Mark Twain once famously said that if he had more time, he wrote a shorter letter. By saying that he has learned the truth, most professional writers and speakers recognize: Shortness is much heavier than long-term.
This is also true of the art and science of the question and remember that good questions are important in effective communication.
I used to be a radio journalist and a reporter, so I asked him more about it than secret questions. And I admit, it's just as difficult to ask a solid question as a concise document.
A lot of things happen when we ask questions, especially without notes. First, we try to provide an environment that helps answer. Consider the situation where a reporter asks this question: "Given that it is only two months before the end of the season and because you have trouble with the budget as it is for the continuation?" The concise question, of course, is simply: " Are Expectations That Enlargement Will Continue? "
To avoid this preamble and to make your question more concise, ask yourself what needs to be in the context. In most cases, the person interviewed does not need it.
We can use long, drawn-out questions to give us the time to formulate a new question as we speak. We can also think about it when we try to explain the question precisely or to achieve something not defined.
Or let's think about trying to push people or others. The questioners sometimes try to steal the presentation, in fact, with their questions. Questions are used as a platform to get to know their knowledge or to promote their position.
Now that we've solved the causes of too long questions, here are some recommendations:
First, tell yourself why you are asking questions and identifying the type of information you want to collect. If it's social chat, you probably only want to find relationships with yourself and the other person. On the other hand, if you are interviewing a potential worker, you are going to have a strategic question to learn about the other person's character, experience, and expertise.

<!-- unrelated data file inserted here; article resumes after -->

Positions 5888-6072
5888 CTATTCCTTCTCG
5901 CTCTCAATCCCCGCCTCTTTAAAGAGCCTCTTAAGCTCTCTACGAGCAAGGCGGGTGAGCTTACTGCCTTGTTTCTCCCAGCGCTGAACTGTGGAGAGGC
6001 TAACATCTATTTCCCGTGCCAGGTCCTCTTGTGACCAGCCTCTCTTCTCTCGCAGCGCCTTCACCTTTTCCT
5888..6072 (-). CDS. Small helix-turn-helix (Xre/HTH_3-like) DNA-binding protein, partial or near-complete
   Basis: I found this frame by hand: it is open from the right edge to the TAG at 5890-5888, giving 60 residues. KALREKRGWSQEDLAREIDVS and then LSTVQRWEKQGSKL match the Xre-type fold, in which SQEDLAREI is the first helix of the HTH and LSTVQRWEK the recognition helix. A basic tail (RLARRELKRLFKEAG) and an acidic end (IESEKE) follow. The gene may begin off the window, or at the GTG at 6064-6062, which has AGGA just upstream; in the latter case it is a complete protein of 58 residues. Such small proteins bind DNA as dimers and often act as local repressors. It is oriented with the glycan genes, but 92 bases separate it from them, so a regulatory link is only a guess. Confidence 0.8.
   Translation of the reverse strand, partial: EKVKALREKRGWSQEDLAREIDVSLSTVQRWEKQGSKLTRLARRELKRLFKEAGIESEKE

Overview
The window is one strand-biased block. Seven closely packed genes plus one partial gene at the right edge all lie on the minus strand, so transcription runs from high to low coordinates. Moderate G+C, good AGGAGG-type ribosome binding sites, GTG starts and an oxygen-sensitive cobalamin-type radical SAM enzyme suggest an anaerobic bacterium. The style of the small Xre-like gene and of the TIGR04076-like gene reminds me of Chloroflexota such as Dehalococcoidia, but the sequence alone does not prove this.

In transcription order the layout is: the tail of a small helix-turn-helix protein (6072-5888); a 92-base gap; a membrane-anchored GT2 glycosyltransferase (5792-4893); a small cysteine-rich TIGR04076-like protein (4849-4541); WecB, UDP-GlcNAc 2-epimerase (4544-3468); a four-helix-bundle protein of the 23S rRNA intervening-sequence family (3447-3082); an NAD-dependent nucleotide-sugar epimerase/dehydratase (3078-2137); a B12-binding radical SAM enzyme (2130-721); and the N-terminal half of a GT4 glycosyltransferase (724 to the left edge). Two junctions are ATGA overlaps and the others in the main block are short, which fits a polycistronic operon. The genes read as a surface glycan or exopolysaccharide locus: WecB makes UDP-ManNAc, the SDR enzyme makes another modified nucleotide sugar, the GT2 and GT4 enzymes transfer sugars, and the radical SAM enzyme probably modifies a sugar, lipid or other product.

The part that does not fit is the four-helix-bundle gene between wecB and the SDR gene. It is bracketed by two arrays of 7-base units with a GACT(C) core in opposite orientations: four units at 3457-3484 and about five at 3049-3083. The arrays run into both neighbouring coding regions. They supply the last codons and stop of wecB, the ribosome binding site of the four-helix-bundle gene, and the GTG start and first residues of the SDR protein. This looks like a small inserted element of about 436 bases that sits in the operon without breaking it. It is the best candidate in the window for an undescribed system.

Second, always focus on a specific question. If you want to collect more questions on a question, then you probably will not find one useful answer to either.
Third, ask the following questions. The answer to the first question gives the basis for the next question and so on. Try deeper or widen your circle with tracking questions.
Fourth, and perhaps most important, listen. Probably the other aspect of the interview or questioning should not be ignored. Again and again I ask that questioners ask something and then they basically ignore the answer as they work mentally on the next question. Instead of looking at the other person, listen to the whole message, including words, expression of words, and body language. Only then will we understand the answer to a good follow-up question, which is a solid, effective question!
In summary, good questions of effective communication include what information they need, focusing on a specific issue and watching as carefully as you are talking.
Source by SBOBET